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In my previous post this week, I mentioned that it would be necessary for Comcast customers to upgrade to MPEG4-compatible set-top boxes in order to watch the World Cup 3D coverage. This belief was reinforced by the list of ‘compatible’ set-tops found on the Comcast 3D FAQs Web page, which you can read here. All of these boxes are capable of decoding MPEG4-compressed video, as are the TiVo HD and Premiere XL-series converter boxes.

Subsequent to that post, I received an email from Comcast’s advanced cable labs in Colorado that the ESPN 3D stream was being encoded at about 18 Mb/s with MPEG2 compression, and that it was using the side-by-side frame compatible 3D format, originating as a 1920×1080i signal. (ESPN opted for this format to avoid image degradation that would have resulted from multiple steps of transcoding to get from 1080i/25 to 720p/60.)

I updated my last post to reflect that fact. Now, a conflicting message is coming from another source at Comcast, and you can find the original story at the Cable360.net Web site.

To quote from the story, “…Whether a customer’s provider is cable, telco or satellite, viewers must own a 3D TV and glasses, but Comcast customers have an additional hurdle to jump: They also must have an MPEG-4 set-top box…‘If a customer calls us and says they have a 3D TV and want to watch the World Cup, we’ll provide them with an MPEG-4 set-top,’ said Mark Francisco, a Comcast Fellow, yesterday at a meeting of the Rocky Mountain Chapter of the SCTE in Denver.”

Francisco went on to say that ESPN is available in both MPEG2 and MPEG4 formats, but that Comcast is planning this August to  ‘…switch the firmware that allows MPEG-4 to work. Those (MPEG-4) boxes are always associated with HD households. The vast majority are DVRs.’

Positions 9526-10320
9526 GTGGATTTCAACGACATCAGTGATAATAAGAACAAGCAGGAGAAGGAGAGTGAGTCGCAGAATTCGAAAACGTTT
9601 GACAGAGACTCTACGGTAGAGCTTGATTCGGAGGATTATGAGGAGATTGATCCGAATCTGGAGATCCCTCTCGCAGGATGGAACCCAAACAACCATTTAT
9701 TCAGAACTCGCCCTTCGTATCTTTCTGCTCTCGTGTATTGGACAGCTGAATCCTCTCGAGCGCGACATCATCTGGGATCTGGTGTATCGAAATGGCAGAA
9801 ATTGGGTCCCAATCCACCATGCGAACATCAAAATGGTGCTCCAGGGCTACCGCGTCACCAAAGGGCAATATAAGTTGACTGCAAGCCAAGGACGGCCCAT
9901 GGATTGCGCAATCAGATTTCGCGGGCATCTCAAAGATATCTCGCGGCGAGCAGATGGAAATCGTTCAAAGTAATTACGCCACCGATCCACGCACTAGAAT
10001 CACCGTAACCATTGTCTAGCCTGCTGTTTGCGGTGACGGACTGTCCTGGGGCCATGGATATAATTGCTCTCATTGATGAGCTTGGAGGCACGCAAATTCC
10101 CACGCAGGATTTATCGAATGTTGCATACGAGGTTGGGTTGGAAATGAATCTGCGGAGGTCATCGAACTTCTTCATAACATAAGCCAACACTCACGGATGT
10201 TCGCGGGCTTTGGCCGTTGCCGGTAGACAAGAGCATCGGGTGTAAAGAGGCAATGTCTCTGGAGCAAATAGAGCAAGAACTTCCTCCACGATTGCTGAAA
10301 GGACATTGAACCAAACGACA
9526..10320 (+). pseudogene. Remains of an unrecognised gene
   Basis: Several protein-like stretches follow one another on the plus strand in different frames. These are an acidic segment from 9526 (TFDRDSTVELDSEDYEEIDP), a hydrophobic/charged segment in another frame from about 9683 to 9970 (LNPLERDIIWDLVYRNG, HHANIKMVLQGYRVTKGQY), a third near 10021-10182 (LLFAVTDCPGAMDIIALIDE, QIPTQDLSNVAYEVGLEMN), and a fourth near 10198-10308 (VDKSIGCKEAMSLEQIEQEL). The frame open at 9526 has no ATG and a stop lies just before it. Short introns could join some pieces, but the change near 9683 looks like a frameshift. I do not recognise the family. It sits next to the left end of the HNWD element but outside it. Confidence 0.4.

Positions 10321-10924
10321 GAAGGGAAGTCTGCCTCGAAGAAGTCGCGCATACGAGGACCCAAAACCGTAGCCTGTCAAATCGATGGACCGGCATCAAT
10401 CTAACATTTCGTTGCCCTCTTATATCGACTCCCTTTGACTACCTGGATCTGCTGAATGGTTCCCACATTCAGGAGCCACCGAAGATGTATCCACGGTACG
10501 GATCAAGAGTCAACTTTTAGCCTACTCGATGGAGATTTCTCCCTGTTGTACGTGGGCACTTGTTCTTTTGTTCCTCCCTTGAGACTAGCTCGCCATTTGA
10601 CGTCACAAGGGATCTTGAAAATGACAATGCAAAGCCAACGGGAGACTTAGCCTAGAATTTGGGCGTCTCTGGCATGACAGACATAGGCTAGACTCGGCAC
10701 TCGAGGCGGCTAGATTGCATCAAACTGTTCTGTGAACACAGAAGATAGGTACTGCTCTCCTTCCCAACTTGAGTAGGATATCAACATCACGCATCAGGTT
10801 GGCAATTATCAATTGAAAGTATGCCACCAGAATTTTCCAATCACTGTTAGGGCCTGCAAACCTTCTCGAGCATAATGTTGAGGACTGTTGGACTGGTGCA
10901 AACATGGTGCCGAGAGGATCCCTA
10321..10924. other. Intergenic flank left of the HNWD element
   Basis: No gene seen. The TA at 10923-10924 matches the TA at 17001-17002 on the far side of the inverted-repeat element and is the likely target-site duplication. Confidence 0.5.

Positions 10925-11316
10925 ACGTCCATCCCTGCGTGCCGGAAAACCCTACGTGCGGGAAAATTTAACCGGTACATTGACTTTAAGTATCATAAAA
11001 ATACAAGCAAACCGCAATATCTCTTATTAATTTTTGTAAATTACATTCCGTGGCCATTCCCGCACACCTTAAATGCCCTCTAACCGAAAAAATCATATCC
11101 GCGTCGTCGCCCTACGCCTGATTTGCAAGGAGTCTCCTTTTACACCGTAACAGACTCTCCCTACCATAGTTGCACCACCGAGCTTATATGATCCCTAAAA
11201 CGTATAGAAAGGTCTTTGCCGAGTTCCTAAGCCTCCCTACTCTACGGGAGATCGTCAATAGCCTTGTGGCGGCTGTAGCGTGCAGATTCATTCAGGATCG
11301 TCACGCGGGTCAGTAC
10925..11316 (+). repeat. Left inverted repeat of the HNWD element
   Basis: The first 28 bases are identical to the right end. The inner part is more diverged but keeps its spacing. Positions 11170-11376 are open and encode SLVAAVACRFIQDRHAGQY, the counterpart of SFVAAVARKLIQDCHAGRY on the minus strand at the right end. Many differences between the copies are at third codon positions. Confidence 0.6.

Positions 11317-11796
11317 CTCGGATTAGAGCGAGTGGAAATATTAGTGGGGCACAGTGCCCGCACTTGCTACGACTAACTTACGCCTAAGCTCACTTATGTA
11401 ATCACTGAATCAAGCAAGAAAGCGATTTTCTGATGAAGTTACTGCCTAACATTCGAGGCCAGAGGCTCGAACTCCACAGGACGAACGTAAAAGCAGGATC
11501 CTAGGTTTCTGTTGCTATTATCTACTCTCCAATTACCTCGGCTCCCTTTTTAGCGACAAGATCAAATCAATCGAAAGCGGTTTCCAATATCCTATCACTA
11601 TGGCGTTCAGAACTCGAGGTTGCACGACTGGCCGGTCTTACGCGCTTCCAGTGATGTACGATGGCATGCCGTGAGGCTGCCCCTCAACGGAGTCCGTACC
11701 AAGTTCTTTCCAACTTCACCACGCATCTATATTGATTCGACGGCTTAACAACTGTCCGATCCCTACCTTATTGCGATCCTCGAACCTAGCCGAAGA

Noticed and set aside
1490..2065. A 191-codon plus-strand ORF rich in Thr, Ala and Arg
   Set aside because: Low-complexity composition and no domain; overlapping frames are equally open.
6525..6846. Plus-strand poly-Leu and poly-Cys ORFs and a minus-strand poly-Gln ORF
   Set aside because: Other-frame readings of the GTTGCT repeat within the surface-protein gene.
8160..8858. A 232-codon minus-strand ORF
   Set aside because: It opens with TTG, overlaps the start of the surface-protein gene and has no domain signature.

It’s understandable to have some confusion around the introduction of a new technology or process. But it would be helpful if a clear and thorough explanation had gotten out earlier about the 3D set-top box compatibility issue. As it was, what ‘buzz’ was being heard implied that only MPEG4-equipped set-tops would work with the ESPN 3D broadcasts (not true) but that newer models of set-tops would be needed (true) and that in fact Comcast IS planning to move to MPEG4 encoding for channels like this in the near future (also true).

If anything, this should be instructive to those readers and seminar attendees who’ve asked me if 3D could be broadcast by terrestrial digital TV stations. Yes, it can, using either the 1080i side-by-side or 720p top+bottom formats. But your current TV won’t know what to do with either of these signals.

Hear that, set-top manufacturers? I think there’s a BIG market for outboard 3D converter boxes to work with older HDMI-equipped HDTV sets. Such a box would recognize and sequence either of the frame-compatible 3D formats into 720p/60 or 1080i/30 frames (as is done now), accepting cable (QAM) and terrestrial (VSB) modulation signals with a loop-through RF connection. A pair or two of 3D active shutter glasses could be included in the package, synchronized by a built-in infrared emitter in the converter box.Sell the whole thing for $299 at best Buy, Wal-Mart, Target, Sears, etc.

I’m not a fan of backwards compatibility in general, but there’s something to be said for it in the case of 3D.

Posted by Pete Putman, June 18, 2010 8:43 AM

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About Pete Putman

Peter Putman is the president of ROAM Consulting L.L.C. His company provides training, marketing communications, and product testing/development services to manufacturers, dealers, and end-users of displays, display interfaces, and related products.

Pete edits and publishes HDTVexpert.com, a Web blog focused on digital TV, HDTV, and display technologies. He is also a columnist for Pro AV magazine, the leading trade publication for commercial AV systems integrators.